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When watching a tutorial, they mentioned that Bitcoin is based off 4 or 5 technologies that existed for at least a decade before Bitcoin. Satoshi Nakamoto was the first person to combine them all into a digital currency.

I'm aware of at least some of them - SHA-256, ECDSA, peer-to-peer distributed ledger - but want to try and understand all of them.

What other technologies underpin Bitcoin?

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Arvind Narayanan and Jeremy Clark wrote an excellent paper about that: Bitcoin's Academic Pedigree. I recommend reading the paper in full, but the following briefly summarizes the paper's content.

Linked timestamping/verifiable logs

Bitcoin borrows the blockchain data structure from Bayer, Haber, and Stornetta which described a very similar data structure in context of a timestamping service in the 1990s. The original also makes use of Merkle trees already. The authors suggested regularly publishing the "blockheaders" in a newspaper.

Byzantine fault tolerance

Byzantine Fault Tolerance (BFT) describes a distributed network to converge on a shared state even when their are malicious or unstable actors. While the whitepaper doesn't cite a specific source, Nakamoto described Bitcoin as a practical solution to the Byzantine Generals' Problem (a challenge that requires BFT), thus indirectly referencing an enormous body of scientific work done in the 1980s through 2000s. While not mentioned, peer-to-peer networks like BitTorrent (2001) must have served as an inspiration.

Proof of work

Originally proposed as a means to deter spam, sybil attacks, and denial of service attacks, PoW failed adoption in those applications due to the stark difference of computing power in various devices.

Digital cash

Digital Cash refers to a form of money that can be electronically transferred but exhibits characteristics of cash: final settlement, peer-to-peer transferability, resistance to forging, and transactional privacy. HashCash, b-money, and bit gold discussed ideas of using puzzle solutions as cash. None of these earlier projects had a solution for the doublespending problem, though. DigiCash solved the doublespending problem but required a central operator to issue new tokens.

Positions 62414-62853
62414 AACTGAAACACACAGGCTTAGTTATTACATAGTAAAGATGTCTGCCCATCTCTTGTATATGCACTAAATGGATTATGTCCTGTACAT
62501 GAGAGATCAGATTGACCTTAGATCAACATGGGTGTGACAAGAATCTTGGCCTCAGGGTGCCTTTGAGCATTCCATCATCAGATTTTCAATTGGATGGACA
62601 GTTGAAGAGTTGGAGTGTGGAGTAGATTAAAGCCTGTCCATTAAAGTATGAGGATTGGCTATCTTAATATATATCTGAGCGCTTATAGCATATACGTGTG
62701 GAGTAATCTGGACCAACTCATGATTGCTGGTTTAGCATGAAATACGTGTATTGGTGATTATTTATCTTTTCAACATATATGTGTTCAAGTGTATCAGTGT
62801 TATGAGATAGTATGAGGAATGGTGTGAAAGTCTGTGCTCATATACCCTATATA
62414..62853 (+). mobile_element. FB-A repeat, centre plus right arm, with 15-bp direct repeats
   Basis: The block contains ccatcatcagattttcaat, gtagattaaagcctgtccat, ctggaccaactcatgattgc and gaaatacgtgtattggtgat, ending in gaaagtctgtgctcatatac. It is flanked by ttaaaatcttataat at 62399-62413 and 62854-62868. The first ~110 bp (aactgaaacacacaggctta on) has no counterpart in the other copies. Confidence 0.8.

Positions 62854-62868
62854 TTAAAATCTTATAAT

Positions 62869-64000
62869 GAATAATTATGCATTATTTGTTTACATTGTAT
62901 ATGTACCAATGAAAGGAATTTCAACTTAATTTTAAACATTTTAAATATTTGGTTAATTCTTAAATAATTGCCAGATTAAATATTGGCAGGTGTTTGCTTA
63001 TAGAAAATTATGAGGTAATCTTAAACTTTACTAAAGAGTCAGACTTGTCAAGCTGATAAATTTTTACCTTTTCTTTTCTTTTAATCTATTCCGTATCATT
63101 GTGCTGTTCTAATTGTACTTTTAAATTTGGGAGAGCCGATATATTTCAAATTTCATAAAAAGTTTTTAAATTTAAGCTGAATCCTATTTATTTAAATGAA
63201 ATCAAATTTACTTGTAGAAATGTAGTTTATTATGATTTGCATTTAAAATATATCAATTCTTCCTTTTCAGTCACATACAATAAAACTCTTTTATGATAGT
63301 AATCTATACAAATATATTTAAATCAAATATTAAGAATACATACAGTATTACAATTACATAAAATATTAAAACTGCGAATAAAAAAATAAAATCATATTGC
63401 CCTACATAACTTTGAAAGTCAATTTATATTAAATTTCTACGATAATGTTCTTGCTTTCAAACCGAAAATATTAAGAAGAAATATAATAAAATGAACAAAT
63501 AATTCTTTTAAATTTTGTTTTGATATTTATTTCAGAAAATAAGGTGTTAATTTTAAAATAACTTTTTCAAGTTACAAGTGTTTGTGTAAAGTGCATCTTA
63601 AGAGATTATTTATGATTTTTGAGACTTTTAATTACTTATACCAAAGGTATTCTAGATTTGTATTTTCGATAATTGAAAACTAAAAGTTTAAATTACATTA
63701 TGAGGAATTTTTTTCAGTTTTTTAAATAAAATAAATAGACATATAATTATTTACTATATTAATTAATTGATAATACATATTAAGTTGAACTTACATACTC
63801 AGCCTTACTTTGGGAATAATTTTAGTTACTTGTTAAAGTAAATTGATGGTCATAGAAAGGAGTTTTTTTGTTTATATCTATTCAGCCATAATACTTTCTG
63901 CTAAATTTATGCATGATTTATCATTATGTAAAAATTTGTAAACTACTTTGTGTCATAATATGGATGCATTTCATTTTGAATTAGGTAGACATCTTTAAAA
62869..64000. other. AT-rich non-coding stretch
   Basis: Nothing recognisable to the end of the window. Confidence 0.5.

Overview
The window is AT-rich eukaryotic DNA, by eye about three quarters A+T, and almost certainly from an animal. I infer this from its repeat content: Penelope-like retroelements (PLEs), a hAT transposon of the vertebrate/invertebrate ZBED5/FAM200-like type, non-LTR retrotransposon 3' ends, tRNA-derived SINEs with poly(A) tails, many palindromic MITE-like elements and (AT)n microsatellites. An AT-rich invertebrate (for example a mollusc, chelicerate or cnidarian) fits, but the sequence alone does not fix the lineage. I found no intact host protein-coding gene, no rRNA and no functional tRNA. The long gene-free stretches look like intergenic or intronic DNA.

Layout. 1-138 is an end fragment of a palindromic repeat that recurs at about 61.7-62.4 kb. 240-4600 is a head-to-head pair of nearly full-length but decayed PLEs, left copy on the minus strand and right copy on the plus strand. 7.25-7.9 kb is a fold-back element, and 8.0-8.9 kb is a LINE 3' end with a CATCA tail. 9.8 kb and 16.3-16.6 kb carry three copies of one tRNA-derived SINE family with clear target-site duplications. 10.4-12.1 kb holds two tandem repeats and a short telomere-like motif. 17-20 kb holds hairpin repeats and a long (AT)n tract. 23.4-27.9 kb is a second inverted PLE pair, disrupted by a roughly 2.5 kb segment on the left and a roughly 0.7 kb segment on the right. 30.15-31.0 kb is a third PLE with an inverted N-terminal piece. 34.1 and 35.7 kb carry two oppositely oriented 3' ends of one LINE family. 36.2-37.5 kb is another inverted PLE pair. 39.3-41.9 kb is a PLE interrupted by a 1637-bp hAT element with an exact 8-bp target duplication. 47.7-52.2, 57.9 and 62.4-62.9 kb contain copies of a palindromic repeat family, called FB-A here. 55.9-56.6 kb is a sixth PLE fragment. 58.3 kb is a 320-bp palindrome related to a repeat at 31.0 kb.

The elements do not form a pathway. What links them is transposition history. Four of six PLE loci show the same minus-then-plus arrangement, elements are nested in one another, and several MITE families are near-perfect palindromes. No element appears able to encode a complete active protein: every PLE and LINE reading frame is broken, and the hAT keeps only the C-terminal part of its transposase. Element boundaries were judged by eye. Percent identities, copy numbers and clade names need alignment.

Public keys as identies

While public-key cryptography was discovered in the 70s, the use of public keys as pseudonymous identities was first described by David Chaum in 1981. Since anyone can generate their own key pair, public-key cryptography lends itself to self-certified authentication.

Secret sauce: Putting it all together

Prior solutions for Byzantine Fault Tolerance required some level of honest behavior from which Nakamoto sidestepped partially by introducing economic incentives and assuming self-interest. Instead of publishing their chain in the newspaper as Bayer, Haber, and Stornetta floated, Nakamoto uses a peer-to-peer network and proof of work to decentrally author the timestamping data structure. The resulting shared groundtruth solves the doublespending problem that remained unsolved for HashCash, b-money, and bit gold.
The rewards for block authors incentivize collaborative convergent participation, ensuring both BFT but also distributing initial funds to the network. As the network identities derive from self-generated private keys, the peer-to-peer network can be open and permissionless—sidestepping the single points of failure of trusted third parties that caused issues for many previous digital cash projects.

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  • Follow up question - I'm trying to understand what prevents participants from issuing fake UTXOs. Nakamoto pointed to Proof of Work and the longest chain to solve the Byzantine Generals Problem, but from what I understand transactions are also verified by nodes. What tech should I research to understand how nodes create consensus on valid transactions? – tjr226 May 4 at 17:55
  • Every transaction id is unique, and therefore each transaction is output uniquely traceable. Synchronizing nodes simply keep the full list of all unspent transaction outputs. You can read more on bitcoin.stackexchange.com/a/56589/5406, bitcoin.stackexchange.com/q/95564/5406, bitcoin.stackexchange.com/q/12427/5406 – Murch May 4 at 19:14
  • Sorry - I'm phrasing my question poorly. I agree that UTXOs are traceable from the Genesis block. What I'd like to understand is the system that nodes use to get consensus on what valid transactions to put in the mempool. I'll start by going through these Python implementations of Bitcoin nodes, but if there are specific technical subjects I can research that would be very helpful (compared to reading code) bitcoin.stackexchange.com/questions/41682/… – tjr226 May 4 at 20:14
  • The mempool holds unconfirmed transactions. Every node has its own mempool and they don't need to match. They usually overlap almost completely, though. The transactions in the mempool must be valid, and cannot be in conflict with other transactions in the mempool, but only the transactions included in blocks are what everyone converges on and becomes part of the consensus. – Murch May 4 at 21:08

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